The Zapatistas - EZLN supporters - followed the ideals of Emiliano Zapata, one of the leaders of the Mexican Revolution (1910) who fought for land and liberty, and condensed their demands in ten points: work, shelter, health, independence, democracy, land, food, education, freedom and justice. These points, sum up their economic demands looking for equity and a political and social reform looking for autonomy. In order to start dialogue rounds with the government the ten points were divided into several areas. Negotiations took place in San Andrès Larrainzar in Chiapas with the assistance of a mediation team known as COCOPA (Commission for Agreement and Appeacement: made up of representatives of the political parties).

The results of the negotiation were called the San Andrès Accords and they were to be gradually passed by the COCOPA to the federal government in order to be translated into law. The final translation of the first round of agreements did not satisfy the EZLN, so they refused to leave the arms as they originally agreed. The government then refused to withdraw its military troops from Chiapas [2].

Since 1994 Subcomandante Marcos, one of the most popular leaders of the EZLN, has actively used the Internet to involve national and international civil society. Individuals and non-governmental organizations (NGOs) from all over the world have been participating directly and indirectly in the conflict looking for solutions [3].


San Cristûbal de las Casas, July 1999

The urban areas in Chiapas account for the 45.5% of the population and include Tuxtla Gutièrrez (capital of the state), Tapachula, Comiten de Dominguez and San Cristûbal de las Casas, famous among tourism not only for its Mexican Colonial style, but for hosting revolutionary tourism attracted by the Zapatist movement.

Mainly young people from Mexico, US, Canada, Germany, France and other European countries fill the city, so one can hardly listen to Spanish in a café or in the streets. The picture is very similar to that of Cuba, where foreigners come, support or simply observe the local reality in the middle of the overwhelming beauty of the jungles, sierras, canyons and volcanoes.

While some walls frame phrases as "Fuera el Ejèrcito" ("Army go Away"), some of the locals say the movement is over. Others blame Samuel Ruiz, former Bishop of the San Cristûbal Archdioceses, for encouraging the indigenous people to join the EZLN. This fact, they say, has made many people loose not only religious faith, but also their lives.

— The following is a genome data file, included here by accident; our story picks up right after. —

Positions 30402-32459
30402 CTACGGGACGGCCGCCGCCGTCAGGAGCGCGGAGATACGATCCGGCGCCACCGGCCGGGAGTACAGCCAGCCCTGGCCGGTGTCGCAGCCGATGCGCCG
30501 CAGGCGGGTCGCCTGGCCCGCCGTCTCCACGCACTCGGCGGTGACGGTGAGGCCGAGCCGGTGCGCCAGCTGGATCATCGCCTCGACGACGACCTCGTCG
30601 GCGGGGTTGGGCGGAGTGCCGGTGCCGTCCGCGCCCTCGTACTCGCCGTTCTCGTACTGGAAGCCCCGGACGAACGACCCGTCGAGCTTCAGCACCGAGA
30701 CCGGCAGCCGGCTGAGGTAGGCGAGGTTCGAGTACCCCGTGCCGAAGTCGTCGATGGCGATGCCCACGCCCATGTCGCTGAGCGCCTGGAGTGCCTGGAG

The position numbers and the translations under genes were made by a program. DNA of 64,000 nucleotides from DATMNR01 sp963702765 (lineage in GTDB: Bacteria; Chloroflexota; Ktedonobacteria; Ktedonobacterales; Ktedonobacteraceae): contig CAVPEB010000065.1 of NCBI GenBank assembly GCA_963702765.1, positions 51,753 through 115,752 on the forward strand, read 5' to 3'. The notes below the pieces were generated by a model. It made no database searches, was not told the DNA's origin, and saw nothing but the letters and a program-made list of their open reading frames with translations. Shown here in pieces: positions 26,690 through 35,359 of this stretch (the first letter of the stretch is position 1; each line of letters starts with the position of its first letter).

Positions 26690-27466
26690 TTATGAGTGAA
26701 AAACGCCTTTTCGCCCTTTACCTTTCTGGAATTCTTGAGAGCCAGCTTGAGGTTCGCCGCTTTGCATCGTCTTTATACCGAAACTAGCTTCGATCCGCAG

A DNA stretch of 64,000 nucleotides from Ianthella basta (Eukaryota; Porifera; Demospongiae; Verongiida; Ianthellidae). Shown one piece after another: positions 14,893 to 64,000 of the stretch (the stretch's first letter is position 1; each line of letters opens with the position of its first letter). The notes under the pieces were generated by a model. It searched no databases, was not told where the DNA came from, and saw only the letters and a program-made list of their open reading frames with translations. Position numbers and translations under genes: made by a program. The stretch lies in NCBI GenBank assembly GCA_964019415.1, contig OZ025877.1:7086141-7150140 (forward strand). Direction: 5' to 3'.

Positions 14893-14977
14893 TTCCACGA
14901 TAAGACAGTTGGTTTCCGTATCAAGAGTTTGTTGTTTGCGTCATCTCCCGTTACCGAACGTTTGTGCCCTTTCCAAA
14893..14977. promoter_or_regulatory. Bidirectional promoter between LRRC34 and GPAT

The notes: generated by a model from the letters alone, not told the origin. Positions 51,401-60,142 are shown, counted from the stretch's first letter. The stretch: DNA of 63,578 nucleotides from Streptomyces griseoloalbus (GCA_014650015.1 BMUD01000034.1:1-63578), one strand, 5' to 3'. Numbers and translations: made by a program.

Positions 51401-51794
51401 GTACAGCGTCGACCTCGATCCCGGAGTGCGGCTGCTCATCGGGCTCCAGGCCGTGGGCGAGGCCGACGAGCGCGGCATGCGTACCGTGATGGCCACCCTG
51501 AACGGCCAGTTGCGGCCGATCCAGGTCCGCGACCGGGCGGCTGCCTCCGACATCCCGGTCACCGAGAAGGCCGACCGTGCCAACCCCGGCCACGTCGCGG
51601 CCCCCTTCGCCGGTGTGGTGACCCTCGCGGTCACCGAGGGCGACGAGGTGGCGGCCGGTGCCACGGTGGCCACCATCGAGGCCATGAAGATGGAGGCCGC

Some people fear to remember they had the courage to rebel against the government and fight for what they consider fair. Another body of opinion fears to forget these same ideals and are still fighting and/or supporting those who are willing to risk their lives, trying to change a history of oppression, abandonment and genocide. The EZLN fears to be wiped out by the Mexican Army. They realize their power to fight is vulnerable to the Army's power to annihilate them and their demands. In order to compensate this evident asymmetry, they try to empower themselves by using the media to reach national and international civil society in a wider struggle for social justice.

Many NGOs have been working in the area and have established modest offices in order to facilitate moral and physical aid to the people directly affected by the conflict. I had interviews and conversations with members of SIPAZ (International Service for Peace), the Human Rights Commission Fray Bartolomè de las Casas (CDHFBC), the office of Enlace Civil (Civic Linkage) and Christian Peacemakers Team (CPT). All these NGOs are concerned in a particular way with the movement. Like them there are other organizations that according to their particular views and skills, try to help the local people handle the consequences derived from the conflict.